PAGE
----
The Nationals were just swept by the Braves in large part because of their lack of offensive production, especially in key moments late in games. On the flip side, though, they were in a position to have a chance to rally late because of their pitching staff, which is starting to perform like it was supposed to all along.
The Nats sport a 4.06 ERA overall through 27 games, which ranks 17th in the majors. Nothing to get too excited about. Except the staff is trending in the right direction, putting some of those early season meltdowns behind them.
Over their last 13 games, Nationals starters have posted a 3.27 ERA and 1.157 WHIP, avoiding the kind of blowups that were all too common during the season’s first two weeks.
They’ve done so thanks to more consistent performances from Patrick Corbin, Joe Ross and Erick Fedde to go along with Max Scherzer’s usual brilliance. And they’ve done so with the addition of Jon Lester, who in two starts so far has been pretty much exactly what the Nats hoped he’d be.
Lester has allowed three runs through 10 innings, showing he can keep the ball down in the zone and induce weak contact. The veteran left-hander is still trying to build himself all the way back up after a haphazard March and April in which he was twice sidelined, but he’s getting closer to the point where he’ll consider himself at full strength.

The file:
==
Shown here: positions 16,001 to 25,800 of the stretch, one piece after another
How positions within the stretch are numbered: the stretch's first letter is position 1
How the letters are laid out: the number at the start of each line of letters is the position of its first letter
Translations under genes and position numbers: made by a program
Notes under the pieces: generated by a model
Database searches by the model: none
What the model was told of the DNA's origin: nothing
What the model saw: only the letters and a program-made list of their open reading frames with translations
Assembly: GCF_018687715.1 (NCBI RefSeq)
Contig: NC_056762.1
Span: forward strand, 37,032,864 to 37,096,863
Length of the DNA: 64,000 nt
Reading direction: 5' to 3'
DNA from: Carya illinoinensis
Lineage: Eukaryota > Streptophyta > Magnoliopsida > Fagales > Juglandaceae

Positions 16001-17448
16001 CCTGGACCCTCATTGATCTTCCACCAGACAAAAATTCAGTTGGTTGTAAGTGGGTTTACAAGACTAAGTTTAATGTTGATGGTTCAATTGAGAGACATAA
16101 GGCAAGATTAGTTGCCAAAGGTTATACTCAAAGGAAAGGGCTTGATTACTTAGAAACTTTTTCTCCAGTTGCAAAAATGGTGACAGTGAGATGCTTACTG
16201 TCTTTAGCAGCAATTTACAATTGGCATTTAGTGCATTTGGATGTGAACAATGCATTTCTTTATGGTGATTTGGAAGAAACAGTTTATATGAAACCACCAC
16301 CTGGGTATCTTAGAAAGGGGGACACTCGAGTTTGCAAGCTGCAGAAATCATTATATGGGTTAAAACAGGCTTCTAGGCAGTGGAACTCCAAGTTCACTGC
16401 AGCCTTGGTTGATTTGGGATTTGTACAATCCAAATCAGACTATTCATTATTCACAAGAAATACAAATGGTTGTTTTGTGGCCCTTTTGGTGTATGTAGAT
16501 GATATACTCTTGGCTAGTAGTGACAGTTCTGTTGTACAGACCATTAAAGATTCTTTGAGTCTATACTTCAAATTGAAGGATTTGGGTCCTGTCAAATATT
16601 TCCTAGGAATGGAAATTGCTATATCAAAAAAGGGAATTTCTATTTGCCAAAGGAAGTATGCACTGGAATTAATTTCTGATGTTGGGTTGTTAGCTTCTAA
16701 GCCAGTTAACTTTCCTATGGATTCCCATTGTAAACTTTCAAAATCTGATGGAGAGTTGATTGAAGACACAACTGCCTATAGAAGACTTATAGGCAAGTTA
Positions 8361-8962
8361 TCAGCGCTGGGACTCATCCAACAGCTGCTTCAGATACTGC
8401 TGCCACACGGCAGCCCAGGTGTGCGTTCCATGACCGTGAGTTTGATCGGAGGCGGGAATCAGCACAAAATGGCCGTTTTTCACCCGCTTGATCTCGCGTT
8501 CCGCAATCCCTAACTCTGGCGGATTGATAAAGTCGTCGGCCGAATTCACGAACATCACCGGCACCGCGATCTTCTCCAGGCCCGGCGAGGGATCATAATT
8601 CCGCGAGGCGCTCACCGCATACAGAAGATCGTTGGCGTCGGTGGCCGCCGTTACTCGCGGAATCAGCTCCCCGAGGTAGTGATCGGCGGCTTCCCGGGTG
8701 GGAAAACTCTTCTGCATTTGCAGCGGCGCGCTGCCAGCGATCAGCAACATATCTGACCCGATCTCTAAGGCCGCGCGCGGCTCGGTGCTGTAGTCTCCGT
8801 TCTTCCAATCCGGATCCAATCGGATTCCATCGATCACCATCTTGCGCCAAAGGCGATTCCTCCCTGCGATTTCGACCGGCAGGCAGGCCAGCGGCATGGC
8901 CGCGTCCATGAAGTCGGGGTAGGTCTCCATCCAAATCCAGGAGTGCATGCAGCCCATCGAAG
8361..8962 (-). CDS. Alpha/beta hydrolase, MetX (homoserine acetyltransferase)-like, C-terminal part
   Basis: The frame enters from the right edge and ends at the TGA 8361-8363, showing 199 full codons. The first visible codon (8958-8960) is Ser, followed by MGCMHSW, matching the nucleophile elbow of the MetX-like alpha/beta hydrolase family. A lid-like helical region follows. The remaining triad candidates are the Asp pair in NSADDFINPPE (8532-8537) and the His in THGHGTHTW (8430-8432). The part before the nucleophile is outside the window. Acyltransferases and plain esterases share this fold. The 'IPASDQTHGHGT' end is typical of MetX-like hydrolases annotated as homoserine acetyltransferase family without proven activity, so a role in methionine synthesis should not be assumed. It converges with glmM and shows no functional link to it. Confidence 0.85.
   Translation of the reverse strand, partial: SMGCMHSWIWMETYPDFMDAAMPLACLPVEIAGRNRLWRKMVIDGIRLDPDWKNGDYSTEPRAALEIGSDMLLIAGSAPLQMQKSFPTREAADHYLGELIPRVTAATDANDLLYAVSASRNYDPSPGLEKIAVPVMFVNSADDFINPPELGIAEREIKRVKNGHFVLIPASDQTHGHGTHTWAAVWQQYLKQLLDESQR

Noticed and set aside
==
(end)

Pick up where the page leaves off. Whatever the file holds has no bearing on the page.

“I think there’s something to build there,” Lester said during his postgame Zoom session with reporters Thursday. “I’m still getting my feet under me here. Obviously, here’s a little different than being down in Fredericksburg (at the now-defunct alternate training site) or sim games or whatever. I’m hoping that there’s still a little bit there. But as far as physically ... I’ve been feeling good. Hopefully we can continue to build off that.”
The Nationals rotation was supposed to lead the way all along. The Nationals bullpen was not necessarily supposed to do the same, but with the season now one-sixth complete, the relief corps has been the most reliable part of the roster.
Overall, the bullpen owns a 3.51 ERA (ninth-best in the majors) and 1.105 WHIP (sixth-best). But the unit has been even better of late. During that same 13-game stretch in which the rotation has taken a big step forward, Nats relievers own a 2.66 ERA and 0.959 WHIP.
In 17 2/3 innings during this just-completed, six-game homestand, the bullpen surrendered only one run-scoring hit: Huascar Ynoa’s grand slam off Tanner Rainey during Tuesday’s loss.
And they’ve been getting contributions from everyone. Brad Hand has not allowed a run and is 3-for-3 in save opportunities. Daniel Hudson has a 2.00 ERA and only four hits allowed in 10 innings. Austin Voth (1.42 ERA in nine games) looks like a revelation in this new role. Kyle Finnegan (3.55 ERA, 17 strikeouts in 12 2/3 innings) is the new workhorse while Wander Suero recovers from an oblique strain. Sam Clay looks like a keeper from the left side. Even Paolo Espino, still on the roster as a long reliever, has performed with five perfect innings out of the ‘pen.
None of this, of course, contributed to a win this week against the Braves.
But if the Nationals pitching staff can continue to deliver like this, the struggling lineup will be in a position to actually make it all pay off sooner or later.